SF restaurant owner frustrated after city fines him for persistent graffiti on his business

A business owner expressed his frustration over repeated graffiti vandalism at his San Francisco restaurant after receiving a violation notice from the city to clean up or impose a fine.

said Viet Nguyen, owner of the soon-to-open Gao Viet Kitchen in Inner Sunset NBC Bay Area that he is fed up with his restaurant being vandalized and graffiti painted over repeatedly.

His restaurant’s latest tagging also came with a violation notice from the San Francisco Department of Public Works last week. The notice ordered Nguyen to clean up the graffiti within 30 days or face a $362 fine.

“Graffiti, it costs me a lot of money because every tag, I have to paint the thing over. I don’t really expect it to stop, but the most frustrating thing is that I get tagged by the city. It keeps happening, but what can I do?” Nguyen said ABC 7 News. “I clean it, I ride it, or whatever I need to do and it comes back.”

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Gao Viet Kitchen is scheduled to open in September. While the owner is busy relocating his Vietnamese restaurant, he has lost count of the number of times his business has been tagged.

San Francisco’s Department of Public Works suspended their enforcement of graffiti code violations during the pandemic. However, enforcement resumed last week after two years, according to San Francisco Department of Public Works spokeswoman Rachel Gordon.

“Properties that are periodically impacted can do something called a hardship application,” Gordon informed NBC Bay Area. “San Francisco Public Works will use our staff or contractor staff who are working for us and will do a courtesy reduction for six months.”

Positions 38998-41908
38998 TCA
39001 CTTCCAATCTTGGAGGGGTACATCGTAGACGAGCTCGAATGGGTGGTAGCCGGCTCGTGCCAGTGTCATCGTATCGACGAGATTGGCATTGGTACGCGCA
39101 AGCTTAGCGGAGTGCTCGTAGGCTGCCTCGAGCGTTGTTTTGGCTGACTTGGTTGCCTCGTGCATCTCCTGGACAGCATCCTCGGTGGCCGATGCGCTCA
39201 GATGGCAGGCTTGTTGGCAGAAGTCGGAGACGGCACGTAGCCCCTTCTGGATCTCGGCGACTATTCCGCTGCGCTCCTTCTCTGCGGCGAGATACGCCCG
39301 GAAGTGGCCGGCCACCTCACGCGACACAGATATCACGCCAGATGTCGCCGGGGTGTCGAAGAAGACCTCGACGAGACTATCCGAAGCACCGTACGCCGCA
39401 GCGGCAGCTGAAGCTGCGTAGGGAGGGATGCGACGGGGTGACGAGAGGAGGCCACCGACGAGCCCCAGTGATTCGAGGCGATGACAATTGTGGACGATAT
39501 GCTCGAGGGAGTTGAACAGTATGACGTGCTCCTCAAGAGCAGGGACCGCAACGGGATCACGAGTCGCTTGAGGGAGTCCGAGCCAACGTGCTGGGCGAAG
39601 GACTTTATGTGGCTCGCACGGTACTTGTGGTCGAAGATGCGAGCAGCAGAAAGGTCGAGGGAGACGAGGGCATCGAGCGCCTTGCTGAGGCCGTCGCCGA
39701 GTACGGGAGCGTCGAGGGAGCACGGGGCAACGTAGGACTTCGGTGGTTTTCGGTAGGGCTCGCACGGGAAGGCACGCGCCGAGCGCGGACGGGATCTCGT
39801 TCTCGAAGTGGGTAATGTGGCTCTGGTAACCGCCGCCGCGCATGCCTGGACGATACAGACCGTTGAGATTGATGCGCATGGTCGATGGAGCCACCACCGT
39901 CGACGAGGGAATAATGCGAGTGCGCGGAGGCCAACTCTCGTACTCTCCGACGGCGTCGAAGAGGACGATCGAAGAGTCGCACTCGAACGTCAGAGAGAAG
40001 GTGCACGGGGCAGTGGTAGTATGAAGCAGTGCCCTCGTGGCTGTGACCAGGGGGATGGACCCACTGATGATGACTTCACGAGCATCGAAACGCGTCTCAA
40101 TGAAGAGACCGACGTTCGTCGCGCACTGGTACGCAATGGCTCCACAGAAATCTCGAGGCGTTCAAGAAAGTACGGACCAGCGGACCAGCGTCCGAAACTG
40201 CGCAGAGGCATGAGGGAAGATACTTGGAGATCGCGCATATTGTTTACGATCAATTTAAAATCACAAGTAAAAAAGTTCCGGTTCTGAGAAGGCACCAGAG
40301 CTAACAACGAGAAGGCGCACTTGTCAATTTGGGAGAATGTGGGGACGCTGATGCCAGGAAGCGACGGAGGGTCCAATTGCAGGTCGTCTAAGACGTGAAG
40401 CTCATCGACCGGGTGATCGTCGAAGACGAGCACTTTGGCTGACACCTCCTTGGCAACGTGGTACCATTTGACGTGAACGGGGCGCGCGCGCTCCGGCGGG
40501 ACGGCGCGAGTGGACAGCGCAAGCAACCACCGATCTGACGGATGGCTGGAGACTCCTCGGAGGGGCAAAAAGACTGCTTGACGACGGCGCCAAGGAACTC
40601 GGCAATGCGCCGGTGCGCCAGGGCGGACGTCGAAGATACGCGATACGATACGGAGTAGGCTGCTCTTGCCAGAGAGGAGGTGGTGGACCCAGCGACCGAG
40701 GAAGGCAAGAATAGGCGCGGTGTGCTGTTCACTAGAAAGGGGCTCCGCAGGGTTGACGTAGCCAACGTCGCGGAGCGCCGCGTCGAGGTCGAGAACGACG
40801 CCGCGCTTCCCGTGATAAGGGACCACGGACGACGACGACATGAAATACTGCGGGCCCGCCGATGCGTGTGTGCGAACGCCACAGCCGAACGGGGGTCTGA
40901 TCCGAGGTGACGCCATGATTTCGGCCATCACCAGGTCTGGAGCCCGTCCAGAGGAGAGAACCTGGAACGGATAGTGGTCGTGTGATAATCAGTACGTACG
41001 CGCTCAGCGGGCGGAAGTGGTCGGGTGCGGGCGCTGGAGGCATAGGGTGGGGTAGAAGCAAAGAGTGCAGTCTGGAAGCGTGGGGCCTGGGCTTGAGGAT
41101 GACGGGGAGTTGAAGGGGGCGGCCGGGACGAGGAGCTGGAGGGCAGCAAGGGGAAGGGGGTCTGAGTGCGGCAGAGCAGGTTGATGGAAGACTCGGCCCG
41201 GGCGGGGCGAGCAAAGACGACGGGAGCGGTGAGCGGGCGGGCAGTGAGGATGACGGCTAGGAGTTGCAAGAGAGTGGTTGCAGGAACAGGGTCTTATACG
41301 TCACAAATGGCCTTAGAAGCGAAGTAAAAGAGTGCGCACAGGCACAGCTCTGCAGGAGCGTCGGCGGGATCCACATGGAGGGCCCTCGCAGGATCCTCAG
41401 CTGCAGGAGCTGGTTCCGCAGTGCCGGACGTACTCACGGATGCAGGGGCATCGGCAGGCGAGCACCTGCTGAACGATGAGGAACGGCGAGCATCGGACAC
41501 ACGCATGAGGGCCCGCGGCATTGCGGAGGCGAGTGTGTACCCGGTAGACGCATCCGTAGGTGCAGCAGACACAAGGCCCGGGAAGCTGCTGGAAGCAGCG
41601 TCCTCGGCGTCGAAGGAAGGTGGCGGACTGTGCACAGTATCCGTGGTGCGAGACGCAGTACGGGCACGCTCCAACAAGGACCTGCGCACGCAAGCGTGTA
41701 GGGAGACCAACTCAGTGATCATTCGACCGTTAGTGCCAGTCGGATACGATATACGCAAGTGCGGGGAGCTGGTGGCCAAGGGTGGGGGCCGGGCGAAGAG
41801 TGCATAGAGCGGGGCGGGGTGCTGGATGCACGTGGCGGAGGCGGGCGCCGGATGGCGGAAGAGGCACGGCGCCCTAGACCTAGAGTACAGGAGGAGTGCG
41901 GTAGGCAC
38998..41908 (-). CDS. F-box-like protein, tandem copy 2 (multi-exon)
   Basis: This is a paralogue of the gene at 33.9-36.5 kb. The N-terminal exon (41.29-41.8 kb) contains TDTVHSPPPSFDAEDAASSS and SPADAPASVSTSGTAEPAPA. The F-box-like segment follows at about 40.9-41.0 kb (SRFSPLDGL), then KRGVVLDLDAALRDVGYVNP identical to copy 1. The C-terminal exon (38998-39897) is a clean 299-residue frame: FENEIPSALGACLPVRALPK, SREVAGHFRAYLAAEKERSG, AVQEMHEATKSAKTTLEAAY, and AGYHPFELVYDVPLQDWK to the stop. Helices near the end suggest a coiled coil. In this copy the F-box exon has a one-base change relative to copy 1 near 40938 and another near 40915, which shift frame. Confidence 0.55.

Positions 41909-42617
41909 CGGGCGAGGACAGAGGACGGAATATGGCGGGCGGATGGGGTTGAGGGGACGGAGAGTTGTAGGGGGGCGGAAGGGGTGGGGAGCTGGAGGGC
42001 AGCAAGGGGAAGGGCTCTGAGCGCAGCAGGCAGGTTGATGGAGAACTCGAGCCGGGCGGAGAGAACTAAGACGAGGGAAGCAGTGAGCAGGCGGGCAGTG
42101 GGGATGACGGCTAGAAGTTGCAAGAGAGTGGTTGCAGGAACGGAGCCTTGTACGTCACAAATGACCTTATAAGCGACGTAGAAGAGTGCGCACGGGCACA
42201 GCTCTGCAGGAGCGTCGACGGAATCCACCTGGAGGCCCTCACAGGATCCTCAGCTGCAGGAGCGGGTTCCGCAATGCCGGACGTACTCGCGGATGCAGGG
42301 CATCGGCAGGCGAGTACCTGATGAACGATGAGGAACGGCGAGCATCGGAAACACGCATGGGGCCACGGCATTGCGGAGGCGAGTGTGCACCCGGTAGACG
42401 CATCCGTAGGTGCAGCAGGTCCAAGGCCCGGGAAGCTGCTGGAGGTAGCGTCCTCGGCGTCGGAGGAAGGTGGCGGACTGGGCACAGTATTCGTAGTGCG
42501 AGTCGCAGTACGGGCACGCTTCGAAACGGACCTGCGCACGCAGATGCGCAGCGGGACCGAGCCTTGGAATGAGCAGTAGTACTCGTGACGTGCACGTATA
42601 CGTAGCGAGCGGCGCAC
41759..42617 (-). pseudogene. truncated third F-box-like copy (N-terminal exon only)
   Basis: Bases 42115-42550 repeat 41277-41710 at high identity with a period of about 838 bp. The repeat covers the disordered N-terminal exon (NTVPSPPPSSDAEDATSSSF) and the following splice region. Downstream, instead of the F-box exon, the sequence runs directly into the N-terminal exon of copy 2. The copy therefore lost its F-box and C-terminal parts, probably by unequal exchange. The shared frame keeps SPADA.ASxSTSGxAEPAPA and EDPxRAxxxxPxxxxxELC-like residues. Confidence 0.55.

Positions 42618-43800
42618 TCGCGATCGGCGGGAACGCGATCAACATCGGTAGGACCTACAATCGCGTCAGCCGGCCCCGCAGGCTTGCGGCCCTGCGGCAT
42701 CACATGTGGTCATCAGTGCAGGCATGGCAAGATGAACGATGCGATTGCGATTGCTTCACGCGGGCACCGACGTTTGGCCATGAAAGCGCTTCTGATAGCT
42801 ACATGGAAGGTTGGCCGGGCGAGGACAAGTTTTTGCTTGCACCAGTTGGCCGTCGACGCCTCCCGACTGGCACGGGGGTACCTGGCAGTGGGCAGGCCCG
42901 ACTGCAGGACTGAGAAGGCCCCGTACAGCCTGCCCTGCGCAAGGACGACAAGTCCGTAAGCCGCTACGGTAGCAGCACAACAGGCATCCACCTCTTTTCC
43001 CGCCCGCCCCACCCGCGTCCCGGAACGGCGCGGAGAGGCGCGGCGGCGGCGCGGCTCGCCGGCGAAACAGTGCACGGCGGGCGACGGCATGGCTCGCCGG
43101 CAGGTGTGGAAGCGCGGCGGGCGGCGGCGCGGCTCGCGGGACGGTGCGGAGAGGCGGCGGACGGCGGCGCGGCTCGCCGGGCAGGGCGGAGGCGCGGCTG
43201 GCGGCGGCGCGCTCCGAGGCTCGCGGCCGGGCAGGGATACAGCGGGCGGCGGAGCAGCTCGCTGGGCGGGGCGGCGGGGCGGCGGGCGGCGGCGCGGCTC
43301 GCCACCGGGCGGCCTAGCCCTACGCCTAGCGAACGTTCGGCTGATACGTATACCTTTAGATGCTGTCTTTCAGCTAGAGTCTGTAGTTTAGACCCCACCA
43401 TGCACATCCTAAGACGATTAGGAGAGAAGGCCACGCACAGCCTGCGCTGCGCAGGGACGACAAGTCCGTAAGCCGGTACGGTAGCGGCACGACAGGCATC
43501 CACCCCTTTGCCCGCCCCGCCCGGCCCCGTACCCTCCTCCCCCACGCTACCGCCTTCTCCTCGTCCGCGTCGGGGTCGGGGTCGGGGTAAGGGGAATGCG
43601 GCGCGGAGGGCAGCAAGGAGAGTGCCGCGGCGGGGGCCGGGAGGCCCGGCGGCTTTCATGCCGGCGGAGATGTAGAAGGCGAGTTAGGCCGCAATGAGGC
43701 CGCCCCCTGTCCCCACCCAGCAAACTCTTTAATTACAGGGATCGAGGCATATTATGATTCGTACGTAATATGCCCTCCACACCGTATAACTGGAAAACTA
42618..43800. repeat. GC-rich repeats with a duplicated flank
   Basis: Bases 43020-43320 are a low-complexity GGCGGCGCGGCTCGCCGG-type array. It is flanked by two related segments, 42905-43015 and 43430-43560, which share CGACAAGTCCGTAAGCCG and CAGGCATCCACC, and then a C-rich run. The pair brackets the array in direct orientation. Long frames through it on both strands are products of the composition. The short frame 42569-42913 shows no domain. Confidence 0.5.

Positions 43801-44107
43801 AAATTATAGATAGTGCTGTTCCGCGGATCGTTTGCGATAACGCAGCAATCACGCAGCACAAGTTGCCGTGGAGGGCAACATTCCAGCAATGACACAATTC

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Additionally, the San Francisco Board of Supervisors reportedly gave initial approval for a public works graffiti abatement pilot program on July 20. The proposal includes a $4 million budget over two years for cleanup and support for business owners like Nguyen, who are often tagged.

The Board of Supervisors will vote for final approval before sending the ordinance to the mayor for final signature. If the proposal is formally approved, the city’s graffiti abatement program could begin this fall.

“It’s going to be focused on the commercial corridors of the neighborhood to really try to eliminate — as the supervisor (San Francisco Supervisor Myrna Melgar) wanted to do — those areas,” Gordon told ABC 7 News. I’m a burden on property owners and business owners,” Gordon told ABC7 News.

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“This is great news for the city as a whole because it means the tags will be removed sooner, so they don’t spread,” he added.

Featured image via NBC Bay Area

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